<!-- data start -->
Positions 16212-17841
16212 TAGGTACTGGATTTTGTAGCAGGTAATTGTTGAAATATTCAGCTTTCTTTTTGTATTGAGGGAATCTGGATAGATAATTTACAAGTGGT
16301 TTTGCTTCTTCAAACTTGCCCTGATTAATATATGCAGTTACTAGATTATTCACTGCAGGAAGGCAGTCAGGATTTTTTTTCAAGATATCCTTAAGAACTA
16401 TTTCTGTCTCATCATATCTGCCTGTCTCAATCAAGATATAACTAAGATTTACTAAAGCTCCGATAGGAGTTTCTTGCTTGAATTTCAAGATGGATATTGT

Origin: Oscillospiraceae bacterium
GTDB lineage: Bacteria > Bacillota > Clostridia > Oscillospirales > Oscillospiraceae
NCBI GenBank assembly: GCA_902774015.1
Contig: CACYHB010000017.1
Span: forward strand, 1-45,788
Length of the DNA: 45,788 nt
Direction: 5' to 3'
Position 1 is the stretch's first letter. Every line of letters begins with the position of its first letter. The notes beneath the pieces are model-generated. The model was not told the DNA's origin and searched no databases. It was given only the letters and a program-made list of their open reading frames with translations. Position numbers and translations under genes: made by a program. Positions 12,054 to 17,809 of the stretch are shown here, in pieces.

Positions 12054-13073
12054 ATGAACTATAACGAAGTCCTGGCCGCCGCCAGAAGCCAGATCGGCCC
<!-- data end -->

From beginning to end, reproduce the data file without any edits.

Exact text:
Positions 16212-17841
16212 TAGGTACTGGATTTTGTAGCAGGTAATTGTTGAAATATTCAGCTTTCTTTTTGTATTGAGGGAATCTGGATAGATAATTTACAAGTGGT
16301 TTTGCTTCTTCAAACTTGCCCTGATTAATATATGCAGTTACTAGATTATTCACTGCAGGAAGGCAGTCAGGATTTTTTTTCAAGATATCCTTAAGAACTA
16401 TTTCTGTCTCATCATATCTGCCTGTCTCAATCAAGATATAACTAAGATTTACTAAAGCTCCGATAGGAGTTTCTTGCTTGAATTTCAAGATGGATATTGT

Origin: Oscillospiraceae bacterium
GTDB lineage: Bacteria > Bacillota > Clostridia > Oscillospirales > Oscillospiraceae
NCBI GenBank assembly: GCA_902774015.1
Contig: CACYHB010000017.1
Span: forward strand, 1-45,788
Length of the DNA: 45,788 nt
Direction: 5' to 3'
Position 1 is the stretch's first letter. Every line of letters begins with the position of its first letter. The notes beneath the pieces are model-generated. The model was not told the DNA's origin and searched no databases. It was given only the letters and a program-made list of their open reading frames with translations. Position numbers and translations under genes: made by a program. Positions 12,054 to 17,809 of the stretch are shown here, in pieces.

Positions 12054-13073
12054 ATGAACTATAACGAAGTCCTGGCCGCCGCCAGAAGCCAGATCGGCCC